Tourist police can be contacted by calling (221) 33 860-3810. The numbers for the general police hotline are 800-00-20-20; 800-00-17-00 and 33-821-2431.
If the matter relates to complaints about tourism services or products, contact the service provider directly.
Australia does not have an Embassy or Consulate in Senegal. By agreement between the Canadian and Australian governments, the Canadian Embassy located in Dakar, provides consular assistance to Australians in Senegal. This service includes the issuance of Provisional Travel Documents. The address is:
Canadian Embassy, Dakar
Corner of Gallieni and Amadou Cisse Dia Streets
Telephone: (221) 33 889 4700
Facsimile: (221) 33 889 4720
You can also obtain consular assistance from the Australian High Commission in Accra, Ghana:
Australian High Commission, Accra
2, Second Rangoon Close
(cnr Josef Broz Tito Ave)
Telephone: (+233) 302 216 400
Facsimile: (+233) 302 216 410
See the High Commission website for information about opening hours and temporary closures that may affect service provision.
If you are travelling to Senegal, whatever the reason and however long you'll be there, we encourage you to register with the Department of Foreign Affairs and Trade. You can register online or in person at any Australian Embassy, High Commission or Consulate. The information you provide will help us to contact you in an emergency - whether it is a natural disaster, civil disturbance or a family issue.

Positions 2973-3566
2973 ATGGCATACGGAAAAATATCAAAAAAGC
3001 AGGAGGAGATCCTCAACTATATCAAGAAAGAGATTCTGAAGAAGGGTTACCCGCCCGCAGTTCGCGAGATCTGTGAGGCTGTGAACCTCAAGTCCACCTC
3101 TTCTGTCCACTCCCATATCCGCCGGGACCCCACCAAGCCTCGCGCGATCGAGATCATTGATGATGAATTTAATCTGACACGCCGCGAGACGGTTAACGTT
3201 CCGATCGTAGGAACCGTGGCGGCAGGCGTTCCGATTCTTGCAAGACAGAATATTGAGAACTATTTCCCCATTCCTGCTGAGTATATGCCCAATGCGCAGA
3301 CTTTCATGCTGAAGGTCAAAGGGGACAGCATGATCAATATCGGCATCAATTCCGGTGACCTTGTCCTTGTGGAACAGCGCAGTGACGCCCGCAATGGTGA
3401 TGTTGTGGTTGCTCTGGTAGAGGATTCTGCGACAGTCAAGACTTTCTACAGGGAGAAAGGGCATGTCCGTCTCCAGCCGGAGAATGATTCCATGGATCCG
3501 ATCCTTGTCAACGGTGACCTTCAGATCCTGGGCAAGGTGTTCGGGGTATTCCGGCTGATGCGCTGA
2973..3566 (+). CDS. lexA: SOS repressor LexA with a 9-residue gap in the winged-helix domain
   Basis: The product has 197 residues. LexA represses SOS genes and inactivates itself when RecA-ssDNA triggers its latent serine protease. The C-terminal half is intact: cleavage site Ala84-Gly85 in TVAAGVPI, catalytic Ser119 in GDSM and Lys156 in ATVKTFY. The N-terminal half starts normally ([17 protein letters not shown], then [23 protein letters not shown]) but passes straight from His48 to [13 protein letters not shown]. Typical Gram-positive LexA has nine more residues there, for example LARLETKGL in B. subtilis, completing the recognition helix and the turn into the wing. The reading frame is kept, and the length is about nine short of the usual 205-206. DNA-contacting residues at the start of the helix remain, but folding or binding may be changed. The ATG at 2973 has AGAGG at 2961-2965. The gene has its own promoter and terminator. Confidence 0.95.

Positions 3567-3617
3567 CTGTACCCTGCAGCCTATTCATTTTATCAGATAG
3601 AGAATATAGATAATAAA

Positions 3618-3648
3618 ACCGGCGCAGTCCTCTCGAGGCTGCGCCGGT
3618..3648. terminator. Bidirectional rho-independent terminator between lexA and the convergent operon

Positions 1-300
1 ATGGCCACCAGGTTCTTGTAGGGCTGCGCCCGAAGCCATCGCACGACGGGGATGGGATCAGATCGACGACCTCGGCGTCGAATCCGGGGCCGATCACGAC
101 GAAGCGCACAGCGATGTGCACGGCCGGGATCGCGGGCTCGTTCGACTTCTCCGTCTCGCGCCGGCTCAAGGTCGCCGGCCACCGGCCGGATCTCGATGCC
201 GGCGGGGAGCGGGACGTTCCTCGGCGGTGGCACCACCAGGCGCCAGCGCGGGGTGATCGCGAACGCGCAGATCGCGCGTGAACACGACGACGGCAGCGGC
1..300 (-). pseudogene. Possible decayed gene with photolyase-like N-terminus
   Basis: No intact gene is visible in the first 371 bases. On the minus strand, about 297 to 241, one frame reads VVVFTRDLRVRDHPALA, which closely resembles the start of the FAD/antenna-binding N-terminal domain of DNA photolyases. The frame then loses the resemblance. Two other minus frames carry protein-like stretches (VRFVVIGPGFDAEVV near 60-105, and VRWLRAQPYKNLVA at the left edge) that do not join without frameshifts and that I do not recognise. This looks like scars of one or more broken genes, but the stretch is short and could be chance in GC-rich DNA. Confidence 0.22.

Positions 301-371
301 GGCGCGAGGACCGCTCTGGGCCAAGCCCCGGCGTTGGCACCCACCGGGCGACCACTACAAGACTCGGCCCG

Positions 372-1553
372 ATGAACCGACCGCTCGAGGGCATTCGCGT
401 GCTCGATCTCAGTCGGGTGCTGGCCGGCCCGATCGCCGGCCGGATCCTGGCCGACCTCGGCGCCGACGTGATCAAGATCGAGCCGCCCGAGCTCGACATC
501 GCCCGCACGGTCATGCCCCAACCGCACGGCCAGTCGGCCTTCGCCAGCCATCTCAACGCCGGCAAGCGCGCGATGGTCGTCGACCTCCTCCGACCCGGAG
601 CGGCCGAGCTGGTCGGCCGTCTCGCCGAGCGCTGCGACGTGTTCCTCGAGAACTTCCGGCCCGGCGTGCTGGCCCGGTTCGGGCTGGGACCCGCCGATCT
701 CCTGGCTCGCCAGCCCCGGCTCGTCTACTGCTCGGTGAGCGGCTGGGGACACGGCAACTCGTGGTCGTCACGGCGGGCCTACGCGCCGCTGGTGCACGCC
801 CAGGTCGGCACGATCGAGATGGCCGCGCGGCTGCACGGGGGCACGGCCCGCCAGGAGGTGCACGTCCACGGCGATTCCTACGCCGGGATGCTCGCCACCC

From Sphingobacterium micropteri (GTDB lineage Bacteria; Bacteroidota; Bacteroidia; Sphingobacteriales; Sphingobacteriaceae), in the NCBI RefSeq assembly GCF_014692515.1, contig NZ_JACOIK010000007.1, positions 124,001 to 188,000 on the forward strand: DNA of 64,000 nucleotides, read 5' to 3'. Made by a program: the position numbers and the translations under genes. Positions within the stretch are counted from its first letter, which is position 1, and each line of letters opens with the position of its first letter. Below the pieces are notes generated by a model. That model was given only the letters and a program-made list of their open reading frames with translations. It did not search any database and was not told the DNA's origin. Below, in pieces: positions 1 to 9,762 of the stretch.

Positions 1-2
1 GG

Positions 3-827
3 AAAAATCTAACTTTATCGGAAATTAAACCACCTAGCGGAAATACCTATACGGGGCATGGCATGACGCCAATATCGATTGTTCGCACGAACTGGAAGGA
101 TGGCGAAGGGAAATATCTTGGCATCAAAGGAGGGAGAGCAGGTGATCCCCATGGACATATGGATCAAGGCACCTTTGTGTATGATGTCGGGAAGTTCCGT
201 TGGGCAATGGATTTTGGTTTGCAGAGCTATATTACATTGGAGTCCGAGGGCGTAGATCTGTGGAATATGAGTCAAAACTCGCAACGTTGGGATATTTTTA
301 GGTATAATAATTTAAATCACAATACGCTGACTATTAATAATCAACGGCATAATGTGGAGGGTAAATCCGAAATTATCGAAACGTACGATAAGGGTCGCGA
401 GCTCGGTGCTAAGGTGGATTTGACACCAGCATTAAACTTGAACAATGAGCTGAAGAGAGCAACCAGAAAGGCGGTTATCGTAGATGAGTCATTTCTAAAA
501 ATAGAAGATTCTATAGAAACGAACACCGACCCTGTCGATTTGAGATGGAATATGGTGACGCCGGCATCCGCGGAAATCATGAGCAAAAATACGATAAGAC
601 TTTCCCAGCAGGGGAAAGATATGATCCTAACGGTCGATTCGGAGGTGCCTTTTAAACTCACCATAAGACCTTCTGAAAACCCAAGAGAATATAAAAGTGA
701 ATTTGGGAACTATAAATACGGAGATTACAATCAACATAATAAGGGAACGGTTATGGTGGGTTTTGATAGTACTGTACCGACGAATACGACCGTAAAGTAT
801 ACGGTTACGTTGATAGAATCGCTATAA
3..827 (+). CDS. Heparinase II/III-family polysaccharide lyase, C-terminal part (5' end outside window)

In a consular emergency, if you are unable to contact the above Embassy or High Commission you can contact the 24-hour Consular Emergency Centre on +61 2 6261 3305 or 1300 555 135 within Australia.
In Australia, the Department of Foreign Affairs and Trade in Canberra may be contacted on (02) 6261 3305.
Natural disasters, severe weather and climate
The rainy season is July to September when flooding may occur and road conditions deteriorate.
For additional general and economic information to assist travelling in this country, see the following links: